The price increase is just part of the reason Laramie has been able to ramp up activity. Hea said it’s also been able to reduce costs for drilling and fracking. Local companies have gotten highly efficient with better technology and are able to drill wells faster, he said.

Hea said Laramie is watching natural gas prices closely as it heads into summer, when prices traditionally drop between winter heating seasons.

But unless prices take a big drop, one of the biggest threats to its local activity levels is the potential of losing frack crews, he said.

While the shortage of crews is becoming an issue, it’s not holding back Laramie yet, Hea said.

“We’re keeping a close eye on it,” he said.

Bloomberg has reported that companies looking to expand oil drilling in shale basins are scrambling to obtain fracking services after service companies laid off workers during slower times.

Hea said frack operations in shale basins are bigger than is the case for companies developing gas locally, so frack companies can make more money in those places. A lot of local fracking operations also are done without the need to use sand, which also removes a revenue source for fracking firms. Ludlam said local fracking is fairly standardized now as well. That means less revenue for frack companies for specialized services they offer.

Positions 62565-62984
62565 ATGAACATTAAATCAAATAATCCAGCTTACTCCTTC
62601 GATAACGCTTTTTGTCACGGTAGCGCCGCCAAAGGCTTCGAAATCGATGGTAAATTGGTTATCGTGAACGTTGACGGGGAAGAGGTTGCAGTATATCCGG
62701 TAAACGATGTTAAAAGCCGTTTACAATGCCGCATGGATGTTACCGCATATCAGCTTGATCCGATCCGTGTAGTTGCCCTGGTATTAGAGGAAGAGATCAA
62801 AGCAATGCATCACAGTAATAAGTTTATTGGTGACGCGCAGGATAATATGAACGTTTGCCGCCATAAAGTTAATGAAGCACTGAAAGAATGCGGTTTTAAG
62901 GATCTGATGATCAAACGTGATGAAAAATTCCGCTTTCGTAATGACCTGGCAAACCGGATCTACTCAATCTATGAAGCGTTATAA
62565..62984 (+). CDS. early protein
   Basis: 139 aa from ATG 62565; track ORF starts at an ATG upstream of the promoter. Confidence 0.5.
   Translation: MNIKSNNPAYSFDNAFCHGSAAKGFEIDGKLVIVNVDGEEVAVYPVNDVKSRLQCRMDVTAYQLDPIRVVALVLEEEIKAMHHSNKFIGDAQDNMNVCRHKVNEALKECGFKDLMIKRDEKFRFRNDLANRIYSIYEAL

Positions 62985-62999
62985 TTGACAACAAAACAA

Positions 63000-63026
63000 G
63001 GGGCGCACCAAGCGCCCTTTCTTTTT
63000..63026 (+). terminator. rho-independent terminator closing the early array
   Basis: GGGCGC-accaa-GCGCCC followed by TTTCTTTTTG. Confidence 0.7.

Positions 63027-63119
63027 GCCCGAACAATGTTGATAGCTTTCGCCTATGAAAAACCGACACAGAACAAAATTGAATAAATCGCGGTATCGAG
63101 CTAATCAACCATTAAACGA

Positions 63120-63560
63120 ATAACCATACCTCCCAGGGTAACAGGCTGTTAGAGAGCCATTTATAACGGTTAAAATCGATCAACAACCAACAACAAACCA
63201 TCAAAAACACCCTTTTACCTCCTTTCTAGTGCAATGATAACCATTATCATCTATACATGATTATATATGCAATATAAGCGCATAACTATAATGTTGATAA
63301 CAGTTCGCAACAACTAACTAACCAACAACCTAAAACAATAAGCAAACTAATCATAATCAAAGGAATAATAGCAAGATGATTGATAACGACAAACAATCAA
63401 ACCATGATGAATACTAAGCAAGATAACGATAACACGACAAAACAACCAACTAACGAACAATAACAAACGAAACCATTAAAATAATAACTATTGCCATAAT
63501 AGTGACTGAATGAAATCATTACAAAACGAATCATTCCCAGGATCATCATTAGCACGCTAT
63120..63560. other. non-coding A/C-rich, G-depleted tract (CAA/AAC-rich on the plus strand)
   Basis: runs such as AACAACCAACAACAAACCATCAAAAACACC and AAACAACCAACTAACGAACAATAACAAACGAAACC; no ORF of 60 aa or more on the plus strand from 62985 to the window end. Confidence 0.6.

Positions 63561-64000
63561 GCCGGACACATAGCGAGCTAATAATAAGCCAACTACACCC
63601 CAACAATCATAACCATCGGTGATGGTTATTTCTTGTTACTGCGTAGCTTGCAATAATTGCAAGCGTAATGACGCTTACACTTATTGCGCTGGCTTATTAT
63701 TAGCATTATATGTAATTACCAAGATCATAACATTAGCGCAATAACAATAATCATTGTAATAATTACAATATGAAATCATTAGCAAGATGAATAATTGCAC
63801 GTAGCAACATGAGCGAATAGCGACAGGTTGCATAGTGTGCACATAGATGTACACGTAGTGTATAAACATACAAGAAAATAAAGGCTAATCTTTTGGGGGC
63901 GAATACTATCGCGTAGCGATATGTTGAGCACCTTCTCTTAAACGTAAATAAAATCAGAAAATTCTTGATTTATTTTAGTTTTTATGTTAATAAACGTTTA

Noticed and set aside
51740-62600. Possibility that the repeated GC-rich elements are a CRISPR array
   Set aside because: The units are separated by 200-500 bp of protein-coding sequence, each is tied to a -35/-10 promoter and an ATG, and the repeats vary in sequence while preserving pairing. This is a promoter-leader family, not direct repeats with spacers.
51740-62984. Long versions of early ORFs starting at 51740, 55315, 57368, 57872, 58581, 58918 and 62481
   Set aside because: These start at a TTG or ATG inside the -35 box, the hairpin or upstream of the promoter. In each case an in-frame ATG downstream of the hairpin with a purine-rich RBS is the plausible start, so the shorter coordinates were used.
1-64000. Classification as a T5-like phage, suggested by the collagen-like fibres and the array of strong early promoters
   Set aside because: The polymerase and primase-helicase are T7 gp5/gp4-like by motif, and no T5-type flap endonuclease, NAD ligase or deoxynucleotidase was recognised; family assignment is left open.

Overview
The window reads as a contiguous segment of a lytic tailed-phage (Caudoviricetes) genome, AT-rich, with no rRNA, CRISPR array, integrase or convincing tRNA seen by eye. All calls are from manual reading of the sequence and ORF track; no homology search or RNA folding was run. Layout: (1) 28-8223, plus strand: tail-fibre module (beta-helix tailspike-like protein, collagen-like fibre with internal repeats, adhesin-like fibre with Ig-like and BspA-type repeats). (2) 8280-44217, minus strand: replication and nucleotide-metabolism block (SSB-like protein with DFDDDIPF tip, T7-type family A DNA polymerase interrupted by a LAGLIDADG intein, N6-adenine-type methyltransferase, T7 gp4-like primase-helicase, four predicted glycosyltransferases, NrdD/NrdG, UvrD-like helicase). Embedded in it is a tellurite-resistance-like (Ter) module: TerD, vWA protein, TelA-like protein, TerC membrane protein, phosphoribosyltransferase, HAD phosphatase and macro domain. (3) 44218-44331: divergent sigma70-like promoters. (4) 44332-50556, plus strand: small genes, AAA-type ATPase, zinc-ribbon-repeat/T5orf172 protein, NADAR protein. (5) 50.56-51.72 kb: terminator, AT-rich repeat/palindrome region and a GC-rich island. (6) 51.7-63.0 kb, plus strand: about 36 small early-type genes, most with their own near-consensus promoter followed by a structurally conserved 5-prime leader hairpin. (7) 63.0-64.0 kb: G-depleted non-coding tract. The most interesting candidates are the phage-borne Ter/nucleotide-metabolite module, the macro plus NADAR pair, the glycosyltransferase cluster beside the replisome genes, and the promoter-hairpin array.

Simpson said Halliburton is going places offering a higher profit margin, like basins containing more oil than gas.

“Fracking crews are harder to come by in the Piceance,” he said.

He said Halliburton’s locally based crew left to do work elsewhere, although he understands the crew might be coming back. The company couldn’t be reached for comment Friday.

Simpson said Ursa had been using Halliburton but turned to Calfrac Well Services to complete its wells.

Ludlam said companies such as Halliburton, Calfrac and TOPS Well Services wouldn’t have local offices if they weren’t going to supply local needs, but they are just juggling resources to get the best return on investment.

Said Hea, “They are trying to keep a (local) presence, as always. It’s a good idea. Basins always come back. This is a massive natural gas basin. While natural gas may be second fiddle to oil right now, that could change.”

Ludlam noted that a few years ago, energy developers were in a position of trying to control costs and reduce pricing for fracking services because of reduced demand for services due to the drilling slowdown. Now the service companies have a little more leverage, which is a natural kind of supply-chain swing that happens to all businesses, he said.

“These are all things that are short term. They’ll work themselves out,” he said.

He said he thinks local energy developers that are able to undertake long-term drilling programs and contract for rigs and service crews accordingly will be able to somewhat offset the challenge of losing crews to other basins.

Still, it’s a far better situation today than when just a few rigs were even operating locally, he said.

“There’s optimism that you’re having to hire people. That’s good,” he said.